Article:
How to Say 'No' to Giving a Reference or Recommendation
We've talked about how to write good recommendations, but what happens in that awkward moment when you get a request for a recommendation from someone you really don't want to recommend? It's tough to tell a co-worker or staff member, "No, I won't recommend you or act as a reference," but on the other hand, what if you really don't think the person is qualified to do the job he or she is applying for?
This advice applies to co-workers in the unenviable position of asking for recommendations of references from other co-workers. So how do you break the news? And should you even decline a polite request like this?
First of All, Don't Give That Recommendation
Don't recommend someone you don't actually believe in just to save feelings or spare an awkward moment. There's no social obligation here. If your co-worker is really someone you wouldn't recommend, then if that person screws up in his or her next position, it may look like you have poor judgment (in the sometimes tight-knit world of local lawyers, that could be really bad). There might also be ethical concerns associated with offering an opinion that you actually don't hold.
Say It Straight
Go with the direct approach, but you can be more tactful than saying, "I wouldn't hire you in a million years." You could say, for example, that you don't think the co-worker is a good fit for the job. You really can't lead your co-worker to believe that you're equivocating on the recommendation, though. He has to know right away that you're not going to do it so that he can get someone else lined up in your stead.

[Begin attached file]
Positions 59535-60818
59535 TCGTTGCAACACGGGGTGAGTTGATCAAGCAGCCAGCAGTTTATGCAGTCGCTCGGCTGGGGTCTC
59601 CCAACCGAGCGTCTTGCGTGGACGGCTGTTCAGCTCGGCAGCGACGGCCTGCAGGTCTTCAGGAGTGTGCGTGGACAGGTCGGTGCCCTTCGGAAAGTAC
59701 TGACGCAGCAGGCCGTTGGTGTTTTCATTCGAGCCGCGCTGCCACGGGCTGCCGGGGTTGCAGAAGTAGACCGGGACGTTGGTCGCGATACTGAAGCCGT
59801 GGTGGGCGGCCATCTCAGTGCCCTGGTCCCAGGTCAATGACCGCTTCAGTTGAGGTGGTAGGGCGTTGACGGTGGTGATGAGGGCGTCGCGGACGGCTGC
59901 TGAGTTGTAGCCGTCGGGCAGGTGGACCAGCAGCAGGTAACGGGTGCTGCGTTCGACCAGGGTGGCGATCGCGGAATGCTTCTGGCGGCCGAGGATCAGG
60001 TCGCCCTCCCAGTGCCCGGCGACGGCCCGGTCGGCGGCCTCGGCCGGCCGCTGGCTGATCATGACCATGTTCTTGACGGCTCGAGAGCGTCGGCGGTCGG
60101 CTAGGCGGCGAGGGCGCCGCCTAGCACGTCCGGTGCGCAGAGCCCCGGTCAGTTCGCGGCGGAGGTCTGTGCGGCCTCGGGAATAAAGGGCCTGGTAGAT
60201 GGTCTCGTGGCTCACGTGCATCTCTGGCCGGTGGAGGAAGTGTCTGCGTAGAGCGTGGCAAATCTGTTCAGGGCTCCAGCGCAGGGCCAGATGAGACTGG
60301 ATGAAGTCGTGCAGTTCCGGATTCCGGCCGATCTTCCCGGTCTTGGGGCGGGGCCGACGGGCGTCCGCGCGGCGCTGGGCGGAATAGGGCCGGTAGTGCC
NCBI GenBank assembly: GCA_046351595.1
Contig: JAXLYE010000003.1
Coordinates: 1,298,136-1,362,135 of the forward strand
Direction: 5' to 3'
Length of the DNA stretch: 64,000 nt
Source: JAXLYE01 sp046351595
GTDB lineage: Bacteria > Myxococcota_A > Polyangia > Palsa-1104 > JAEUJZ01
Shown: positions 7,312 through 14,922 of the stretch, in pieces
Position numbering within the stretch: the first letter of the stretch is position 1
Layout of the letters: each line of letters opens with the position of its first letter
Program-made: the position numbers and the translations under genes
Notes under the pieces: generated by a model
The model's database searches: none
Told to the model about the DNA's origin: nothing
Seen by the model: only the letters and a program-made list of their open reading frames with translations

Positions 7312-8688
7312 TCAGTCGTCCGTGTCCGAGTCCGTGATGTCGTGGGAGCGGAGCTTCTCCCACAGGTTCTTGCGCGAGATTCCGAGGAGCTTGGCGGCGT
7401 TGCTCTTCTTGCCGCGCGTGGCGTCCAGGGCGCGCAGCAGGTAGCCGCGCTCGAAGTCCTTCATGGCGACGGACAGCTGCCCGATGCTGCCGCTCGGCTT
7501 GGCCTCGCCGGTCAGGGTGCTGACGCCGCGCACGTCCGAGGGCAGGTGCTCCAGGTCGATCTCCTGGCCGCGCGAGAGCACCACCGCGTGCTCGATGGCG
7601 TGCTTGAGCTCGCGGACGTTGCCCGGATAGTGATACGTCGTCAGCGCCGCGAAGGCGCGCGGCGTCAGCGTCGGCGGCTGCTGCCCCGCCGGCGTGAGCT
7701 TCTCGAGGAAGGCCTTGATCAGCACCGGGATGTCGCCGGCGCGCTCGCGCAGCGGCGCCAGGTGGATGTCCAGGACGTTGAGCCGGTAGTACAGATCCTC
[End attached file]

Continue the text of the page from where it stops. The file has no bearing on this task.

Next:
You have an easier out if the co-worker is applying for something that's only tangentially related to how you interacted with him or her. "I can't really speak to your expertise in complex litigation, because you and I worked together on wage and hour complaints" is a truthful way to avoid writing that recommendation.
Easiest still is the situation in which your company doesn't allow giving normative references, limiting the information you can disseminate to objective facts like how long your co-worker worked there and what his job title was.
If a co-worker has put your name down for a reference without asking you first, that's a major faux pas. If you wouldn't have given a reference even if asked, you can feel more than free to tell the prospective employer something neutral like, "I'm not able to give a reference for Timmy Tiptoes," though that's kind of a mysterious statement that calls for clarification (after all, an HR person figures that if your name is down as a reference, then why can't you give a reference?). Then again, if someone is listing you as a reference without asking first, that merits suspicion.
- References, and How to Avoid Giving Them (Chicago Tribune)
- Beware! A Majority of Job References Don't Say Good Things (The Huffington Post)
- How to Start a Post-2008 Recession-Proof Law Firm (FindLaw's Strategist)
- Taking a Career 'Time Out'? 5 Tips for a Smoother 'Opt In' (FindLaw's Strategist)
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